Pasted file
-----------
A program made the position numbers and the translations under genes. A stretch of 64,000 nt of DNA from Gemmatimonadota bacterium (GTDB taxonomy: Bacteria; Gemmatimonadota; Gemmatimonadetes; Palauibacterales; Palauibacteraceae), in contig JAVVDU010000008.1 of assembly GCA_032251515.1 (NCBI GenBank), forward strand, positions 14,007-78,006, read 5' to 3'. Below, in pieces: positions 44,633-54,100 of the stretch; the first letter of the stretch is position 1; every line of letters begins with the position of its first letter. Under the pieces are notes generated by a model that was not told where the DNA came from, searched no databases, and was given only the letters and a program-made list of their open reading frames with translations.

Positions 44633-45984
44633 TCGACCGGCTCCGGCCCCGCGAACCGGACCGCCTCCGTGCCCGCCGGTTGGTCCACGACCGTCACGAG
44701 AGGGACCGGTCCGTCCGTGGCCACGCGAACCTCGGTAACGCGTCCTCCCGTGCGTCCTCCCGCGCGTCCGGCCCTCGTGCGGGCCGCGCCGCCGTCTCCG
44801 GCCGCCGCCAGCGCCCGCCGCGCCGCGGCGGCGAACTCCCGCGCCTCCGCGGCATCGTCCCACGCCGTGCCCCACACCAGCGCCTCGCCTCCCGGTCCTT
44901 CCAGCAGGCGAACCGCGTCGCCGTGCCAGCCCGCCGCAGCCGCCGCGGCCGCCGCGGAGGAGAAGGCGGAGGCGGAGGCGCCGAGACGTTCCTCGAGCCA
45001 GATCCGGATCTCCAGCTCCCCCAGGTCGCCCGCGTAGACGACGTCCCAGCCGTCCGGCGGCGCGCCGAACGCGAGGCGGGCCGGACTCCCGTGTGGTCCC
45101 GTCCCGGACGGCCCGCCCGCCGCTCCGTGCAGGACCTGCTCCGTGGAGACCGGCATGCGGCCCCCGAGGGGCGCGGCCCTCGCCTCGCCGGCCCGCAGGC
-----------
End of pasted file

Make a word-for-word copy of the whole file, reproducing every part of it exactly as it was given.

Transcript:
A program made the position numbers and the translations under genes. A stretch of 64,000 nt of DNA from Gemmatimonadota bacterium (GTDB taxonomy: Bacteria; Gemmatimonadota; Gemmatimonadetes; Palauibacterales; Palauibacteraceae), in contig JAVVDU010000008.1 of assembly GCA_032251515.1 (NCBI GenBank), forward strand, positions 14,007-78,006, read 5' to 3'. Below, in pieces: positions 44,633-54,100 of the stretch; the first letter of the stretch is position 1; every line of letters begins with the position of its first letter. Under the pieces are notes generated by a model that was not told where the DNA came from, searched no databases, and was given only the letters and a program-made list of their open reading frames with translations.

Positions 44633-45984
44633 TCGACCGGCTCCGGCCCCGCGAACCGGACCGCCTCCGTGCCCGCCGGTTGGTCCACGACCGTCACGAG
44701 AGGGACCGGTCCGTCCGTGGCCACGCGAACCTCGGTAACGCGTCCTCCCGTGCGTCCTCCCGCGCGTCCGGCCCTCGTGCGGGCCGCGCCGCCGTCTCCG
44801 GCCGCCGCCAGCGCCCGCCGCGCCGCGGCGGCGAACTCCCGCGCCTCCGCGGCATCGTCCCACGCCGTGCCCCACACCAGCGCCTCGCCTCCCGGTCCTT
44901 CCAGCAGGCGAACCGCGTCGCCGTGCCAGCCCGCCGCAGCCGCCGCGGCCGCCGCGGAGGAGAAGGCGGAGGCGGAGGCGCCGAGACGTTCCTCGAGCCA
45001 GATCCGGATCTCCAGCTCCCCCAGGTCGCCCGCGTAGACGACGTCCCAGCCGTCCGGCGGCGCGCCGAACGCGAGGCGGGCCGGACTCCCGTGTGGTCCC
45101 GTCCCGGACGGCCCGCCCGCCGCTCCGTGCAGGACCTGCTCCGTGGAGACCGGCATGCGGCCCCCGAGGGGCGCGGCCCTCGCCTCGCCGGCCCGCAGGC